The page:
Palliative and end of life care for people with advanced dementia
evidence and practice    

Palliative and end of life care for people with advanced dementia

Barbara Sharp Policy and Practice Consultant, Alzheimer Scotland, Edinburgh, Scotland
Jenny Henderson Associate Lecturer, University of the West of Scotland, Hamilton, Scotland
Margaret Brown Senior Lecturer, Alzheimer Scotland Centre for Policy and Practice, University of the West of Scotland, Hamilton, Scotland
Anna Jack-Waugh Senior Lecturer in Dementia, University of the West of Scotland, Hamilton, Scotland
Rhoda Macrae Senior Lecturer in Dementia, University of the West of Scotland, Hamilton, Scotland

Why you should read this article:
  • To recognise that people living with advanced dementia should be offered early palliative and end of life care that aligns with best practice

  • To acknowledge the importance of early conversations with the person and family during diagnosis, and as dementia progresses, to support understanding and action planning for the advanced condition and end of life

  • To identify the need for accurate assessment of and response to pain in palliative and end of life care for people with dementia

Despite growing understanding in recent years of the biological, psychological, social, environmental and spiritual aspects of dementia, people with advanced dementia continue to experience inequalities in accessing healthcare capable of improving their lives. The complexities of advanced dementia challenge professional competence and demand the highest level of skilled, compassionate care.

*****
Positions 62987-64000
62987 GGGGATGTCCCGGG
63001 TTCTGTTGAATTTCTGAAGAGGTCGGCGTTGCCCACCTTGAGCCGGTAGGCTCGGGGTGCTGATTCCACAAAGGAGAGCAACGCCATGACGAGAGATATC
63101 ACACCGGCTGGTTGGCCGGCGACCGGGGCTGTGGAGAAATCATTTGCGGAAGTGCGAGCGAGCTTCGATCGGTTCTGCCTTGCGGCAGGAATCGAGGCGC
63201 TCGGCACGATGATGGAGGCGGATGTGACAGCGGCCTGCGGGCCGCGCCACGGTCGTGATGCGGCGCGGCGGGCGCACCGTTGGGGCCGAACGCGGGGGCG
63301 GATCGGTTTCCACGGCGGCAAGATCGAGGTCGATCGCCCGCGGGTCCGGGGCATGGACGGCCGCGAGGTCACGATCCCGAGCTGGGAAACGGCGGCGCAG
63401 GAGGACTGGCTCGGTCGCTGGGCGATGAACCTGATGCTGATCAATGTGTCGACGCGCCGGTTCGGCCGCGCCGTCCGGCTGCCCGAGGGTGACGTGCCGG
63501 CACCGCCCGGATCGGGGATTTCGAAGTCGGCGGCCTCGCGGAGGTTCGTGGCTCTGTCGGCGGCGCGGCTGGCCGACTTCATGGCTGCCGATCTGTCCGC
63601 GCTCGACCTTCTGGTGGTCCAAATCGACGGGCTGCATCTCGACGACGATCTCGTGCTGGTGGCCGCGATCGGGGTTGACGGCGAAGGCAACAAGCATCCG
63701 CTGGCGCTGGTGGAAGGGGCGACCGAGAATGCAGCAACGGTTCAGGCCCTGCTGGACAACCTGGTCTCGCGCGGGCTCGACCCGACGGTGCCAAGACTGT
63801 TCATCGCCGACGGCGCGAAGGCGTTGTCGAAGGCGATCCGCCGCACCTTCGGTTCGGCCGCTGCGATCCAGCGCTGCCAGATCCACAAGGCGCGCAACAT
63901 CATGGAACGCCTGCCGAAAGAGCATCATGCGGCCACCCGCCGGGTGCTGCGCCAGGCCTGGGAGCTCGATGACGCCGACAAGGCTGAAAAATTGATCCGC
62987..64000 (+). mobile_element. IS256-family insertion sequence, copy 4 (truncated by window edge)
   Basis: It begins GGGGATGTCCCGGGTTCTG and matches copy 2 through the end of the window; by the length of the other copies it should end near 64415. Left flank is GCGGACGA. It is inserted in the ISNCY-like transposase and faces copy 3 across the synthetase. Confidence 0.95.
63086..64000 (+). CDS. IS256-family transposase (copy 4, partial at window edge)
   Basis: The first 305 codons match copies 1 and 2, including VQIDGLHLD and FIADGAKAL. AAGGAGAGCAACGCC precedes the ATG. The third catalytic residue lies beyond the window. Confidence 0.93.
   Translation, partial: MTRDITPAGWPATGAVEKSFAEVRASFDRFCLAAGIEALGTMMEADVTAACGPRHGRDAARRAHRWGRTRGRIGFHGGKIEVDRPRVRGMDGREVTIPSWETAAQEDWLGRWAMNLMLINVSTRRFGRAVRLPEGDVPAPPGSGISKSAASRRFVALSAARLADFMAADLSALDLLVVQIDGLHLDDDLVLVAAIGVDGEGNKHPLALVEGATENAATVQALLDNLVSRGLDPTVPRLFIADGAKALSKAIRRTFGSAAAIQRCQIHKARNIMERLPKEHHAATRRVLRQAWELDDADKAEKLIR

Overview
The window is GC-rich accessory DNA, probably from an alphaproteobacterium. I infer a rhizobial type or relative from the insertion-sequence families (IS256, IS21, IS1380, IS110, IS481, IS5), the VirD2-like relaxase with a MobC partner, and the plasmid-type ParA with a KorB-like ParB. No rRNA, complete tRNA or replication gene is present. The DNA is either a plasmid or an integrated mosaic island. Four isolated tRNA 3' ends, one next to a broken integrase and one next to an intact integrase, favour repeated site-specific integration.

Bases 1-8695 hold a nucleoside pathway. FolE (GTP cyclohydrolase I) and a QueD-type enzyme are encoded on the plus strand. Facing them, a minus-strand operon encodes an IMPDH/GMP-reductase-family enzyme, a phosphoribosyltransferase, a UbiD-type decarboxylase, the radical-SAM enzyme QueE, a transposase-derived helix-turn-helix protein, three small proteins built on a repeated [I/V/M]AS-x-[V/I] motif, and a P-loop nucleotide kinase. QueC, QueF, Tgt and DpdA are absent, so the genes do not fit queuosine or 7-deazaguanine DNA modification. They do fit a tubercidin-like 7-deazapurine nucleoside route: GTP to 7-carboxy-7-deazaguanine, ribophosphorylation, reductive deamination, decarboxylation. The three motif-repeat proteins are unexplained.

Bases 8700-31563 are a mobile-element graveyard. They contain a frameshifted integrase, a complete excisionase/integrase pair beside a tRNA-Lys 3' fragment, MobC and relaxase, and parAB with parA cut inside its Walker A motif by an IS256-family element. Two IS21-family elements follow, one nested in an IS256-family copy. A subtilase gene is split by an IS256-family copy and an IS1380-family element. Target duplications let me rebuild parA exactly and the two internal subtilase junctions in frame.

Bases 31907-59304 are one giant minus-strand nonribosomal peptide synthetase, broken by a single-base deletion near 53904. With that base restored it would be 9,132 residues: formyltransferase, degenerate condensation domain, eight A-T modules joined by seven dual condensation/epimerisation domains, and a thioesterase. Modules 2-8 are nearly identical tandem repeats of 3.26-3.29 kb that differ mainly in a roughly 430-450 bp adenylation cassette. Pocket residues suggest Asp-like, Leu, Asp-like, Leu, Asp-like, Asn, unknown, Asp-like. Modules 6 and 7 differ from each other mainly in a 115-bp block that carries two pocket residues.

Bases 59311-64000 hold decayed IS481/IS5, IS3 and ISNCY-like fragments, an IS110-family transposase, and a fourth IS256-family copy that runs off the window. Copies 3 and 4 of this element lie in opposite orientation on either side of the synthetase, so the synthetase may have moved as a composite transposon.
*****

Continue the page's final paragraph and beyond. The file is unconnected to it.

This article, the last in a series on living with advanced dementia, considers the status and direction of palliative care as it applies to people with dementia and explores contemporary issues regarding advanced dementia and end of life, with a focus on guidance for practitioners and support for best practice. It identifies that open communication, clear information and a person-centred approach adopted as early as possible in the syndrome can make this period less distressing. Crucially, people at the end of life should be offered care in line with best practice in palliative and end of life approaches.

Nursing Older People. doi: 10.7748/nop.2020.e1191

Peer review

This article has been subject to external double-blind peer review and has been checked for plagiarism using automated software

Correspondence

margaret.brown@uws.ac.uk

Conflict of interest

None declared

Sharp B, Henderson J, Brown M et al (2020) Palliative and end of life care for people with advanced dementia. Nursing Older People. doi: 10.7748/nop.2020.e1191

Published online: 09 December 2020

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